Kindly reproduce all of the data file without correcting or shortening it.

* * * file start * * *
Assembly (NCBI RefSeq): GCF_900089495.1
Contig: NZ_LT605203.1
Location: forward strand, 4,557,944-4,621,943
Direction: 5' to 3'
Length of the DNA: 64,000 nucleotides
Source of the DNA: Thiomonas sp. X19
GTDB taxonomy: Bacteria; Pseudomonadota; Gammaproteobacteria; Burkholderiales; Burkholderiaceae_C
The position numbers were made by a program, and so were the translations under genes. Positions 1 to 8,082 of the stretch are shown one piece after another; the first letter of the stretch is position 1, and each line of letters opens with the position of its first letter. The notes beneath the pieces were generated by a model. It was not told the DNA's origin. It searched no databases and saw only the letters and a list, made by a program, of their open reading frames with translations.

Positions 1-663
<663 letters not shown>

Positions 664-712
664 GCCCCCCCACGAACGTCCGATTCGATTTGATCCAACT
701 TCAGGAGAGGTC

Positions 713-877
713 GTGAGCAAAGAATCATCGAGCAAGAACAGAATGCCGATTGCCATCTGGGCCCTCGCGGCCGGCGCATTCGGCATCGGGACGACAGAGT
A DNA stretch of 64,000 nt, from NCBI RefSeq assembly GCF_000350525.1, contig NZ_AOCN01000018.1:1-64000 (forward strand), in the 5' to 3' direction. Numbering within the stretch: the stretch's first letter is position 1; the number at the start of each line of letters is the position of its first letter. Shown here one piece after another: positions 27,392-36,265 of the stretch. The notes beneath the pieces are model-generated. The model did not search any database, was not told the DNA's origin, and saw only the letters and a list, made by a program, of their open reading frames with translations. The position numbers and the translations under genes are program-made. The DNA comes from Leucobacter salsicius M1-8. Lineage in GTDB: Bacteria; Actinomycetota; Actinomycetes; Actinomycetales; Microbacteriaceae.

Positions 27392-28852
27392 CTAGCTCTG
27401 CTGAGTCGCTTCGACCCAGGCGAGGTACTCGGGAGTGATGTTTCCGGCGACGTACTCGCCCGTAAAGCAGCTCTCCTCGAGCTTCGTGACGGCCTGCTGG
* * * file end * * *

Assembly (NCBI RefSeq): GCF_900089495.1
Contig: NZ_LT605203.1
Location: forward strand, 4,557,944-4,621,943
Direction: 5' to 3'
Length of the DNA: 64,000 nucleotides
Source of the DNA: Thiomonas sp. X19
GTDB taxonomy: Bacteria; Pseudomonadota; Gammaproteobacteria; Burkholderiales; Burkholderiaceae_C
The position numbers were made by a program, and so were the translations under genes. Positions 1 to 8,082 of the stretch are shown one piece after another; the first letter of the stretch is position 1, and each line of letters opens with the position of its first letter. The notes beneath the pieces were generated by a model. It was not told the DNA's origin. It searched no databases and saw only the letters and a list, made by a program, of their open reading frames with translations.

Positions 1-663
<663 letters not shown>

Positions 664-712
664 GCCCCCCCACGAACGTCCGATTCGATTTGATCCAACT
701 TCAGGAGAGGTC

Positions 713-877
713 GTGAGCAAAGAATCATCGAGCAAGAACAGAATGCCGATTGCCATCTGGGCCCTCGCGGCCGGCGCATTCGGCATCGGGACGACAGAGT
A DNA stretch of 64,000 nt, from NCBI RefSeq assembly GCF_000350525.1, contig NZ_AOCN01000018.1:1-64000 (forward strand), in the 5' to 3' direction. Numbering within the stretch: the stretch's first letter is position 1; the number at the start of each line of letters is the position of its first letter. Shown here one piece after another: positions 27,392-36,265 of the stretch. The notes beneath the pieces are model-generated. The model did not search any database, was not told the DNA's origin, and saw only the letters and a list, made by a program, of their open reading frames with translations. The position numbers and the translations under genes are program-made. The DNA comes from Leucobacter salsicius M1-8. Lineage in GTDB: Bacteria; Actinomycetota; Actinomycetes; Actinomycetales; Microbacteriaceae.

Positions 27392-28852
27392 CTAGCTCTG
27401 CTGAGTCGCTTCGACCCAGGCGAGGTACTCGGGAGTGATGTTTCCGGCGACGTACTCGCCCGTAAAGCAGCTCTCCTCGAGCTTCGTGACGGCCTGCTGG